Biographical Sketches of Illinois Officers Engaged in the War Against the Rebellion of 1861

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J. Barnet, 1862 - Illinois - 106 pages
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Page 83 - I hear constantly of taking strong positions and holding them — of lines of retreat and of bases of supplies. Let us discard such ideas. The strongest position a soldier should desire to occupy is one from which he can most easily advance against the enemy. Let us study the probable lines of retreat of our opponents, and leave our own to take care of themselves. Let us look before us and not behind. Success and glory are in the advance. Disaster and shame lurk in the rear.
Page 4 - Patriots have toiled, and in their country's cause Bled nobly ; and their deeds, as they deserve, Receive proud recompense. We give in charge Their names to the sweet lyre. Th' historic muse, Proud of the treasure, marches with it down To latest times ; and Sculpture, in her turn, Gives bond in stone and ever-during brass To guard them, and t...
Page 4 - Sound, sound the clarion, fill the fife ! To all the sensual world proclaim, One crowded hour of glorious life Is worth an age without a name.
Page 83 - I have come to you from the West, where we have always seen the backs of our enemies...
Page 83 - I have been called here to pursue the same system, and to lead you against the enemy. It is my purpose to do so, and that speedily. I am sure you long for an opportunity to win the distinction you are capable of achieving. That opportunity I shall endeavor to give you.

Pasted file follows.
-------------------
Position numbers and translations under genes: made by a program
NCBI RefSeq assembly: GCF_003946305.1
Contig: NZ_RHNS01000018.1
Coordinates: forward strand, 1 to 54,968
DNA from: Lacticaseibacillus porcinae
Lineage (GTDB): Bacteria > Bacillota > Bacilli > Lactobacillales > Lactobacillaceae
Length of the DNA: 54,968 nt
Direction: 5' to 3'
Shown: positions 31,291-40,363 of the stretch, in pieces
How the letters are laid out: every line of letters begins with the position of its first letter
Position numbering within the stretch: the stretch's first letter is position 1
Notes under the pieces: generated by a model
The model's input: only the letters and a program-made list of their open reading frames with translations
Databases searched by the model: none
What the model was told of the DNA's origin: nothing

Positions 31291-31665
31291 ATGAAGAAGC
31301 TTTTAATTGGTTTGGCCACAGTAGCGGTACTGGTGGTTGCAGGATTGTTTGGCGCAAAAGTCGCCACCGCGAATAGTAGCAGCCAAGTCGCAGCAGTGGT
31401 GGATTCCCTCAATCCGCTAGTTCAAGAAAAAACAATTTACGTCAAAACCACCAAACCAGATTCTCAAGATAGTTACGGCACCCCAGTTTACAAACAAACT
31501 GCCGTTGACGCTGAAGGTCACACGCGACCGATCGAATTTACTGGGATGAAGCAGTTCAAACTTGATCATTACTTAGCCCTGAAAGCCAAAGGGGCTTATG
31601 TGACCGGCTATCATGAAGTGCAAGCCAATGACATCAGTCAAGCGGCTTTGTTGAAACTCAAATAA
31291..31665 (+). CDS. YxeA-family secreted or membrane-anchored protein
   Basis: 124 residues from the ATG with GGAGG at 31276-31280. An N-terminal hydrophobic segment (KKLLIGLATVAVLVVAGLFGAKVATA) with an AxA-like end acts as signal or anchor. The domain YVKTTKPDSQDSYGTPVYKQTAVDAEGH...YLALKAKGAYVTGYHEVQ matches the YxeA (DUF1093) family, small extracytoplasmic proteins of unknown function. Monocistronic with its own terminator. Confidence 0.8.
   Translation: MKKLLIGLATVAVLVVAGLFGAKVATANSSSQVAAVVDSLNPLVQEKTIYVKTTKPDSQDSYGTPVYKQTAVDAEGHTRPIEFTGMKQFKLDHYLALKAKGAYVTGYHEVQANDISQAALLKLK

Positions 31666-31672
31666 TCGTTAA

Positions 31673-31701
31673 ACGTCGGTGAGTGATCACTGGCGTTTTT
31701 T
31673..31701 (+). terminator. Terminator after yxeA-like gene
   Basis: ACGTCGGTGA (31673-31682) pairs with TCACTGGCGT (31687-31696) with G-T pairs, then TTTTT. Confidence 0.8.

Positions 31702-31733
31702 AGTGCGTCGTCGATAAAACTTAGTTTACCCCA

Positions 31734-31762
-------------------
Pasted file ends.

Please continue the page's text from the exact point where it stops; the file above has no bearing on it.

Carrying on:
Page 12 - Not to maltreat you nor annoy you, but to respect and enforce the rights of all loyal citizens. An enemy, in rebellion against our common Government, has taken possession of, and planted its guns on the soil of Kentucky, and fired upon you.
Page 4 - Let fame, that all hunt after in their lives, live register'd upon our brazen tombs, And then grace us in the disgrace of death ; When, spite of cormorant devouring time...
Page 56 - The regiment is ordered to move across the river to-night. 'We have no means of knowing what reception we are to meet with. I am inclined to the opinion that our entrance to the city of Alexandria will be hotly contested, as I am just informed that a large force has arrived there to-day.
Page 14 - At this point the enemy's pickets were met and driven in. The fortifications of the enemy were from this point gradually approached and surrounded, with occasional skirmishing on the line. The following day, owing to the non-arrival of the gunboats and re-enforcements sent by water, no attack was made ; but the investment was extended on the flanks of the enemy, and drawn closer to his works, with skirmishing all day.
Page 15 - Pittsburgh, but owing to its being led by a circuitous route, did not arrive in time to take part in Sunday's action. During the night all was quiet, and, feeling that a great moral advantage would be gained by becoming the attacking party, an advance was ordered as soon as day dawned. The result was...

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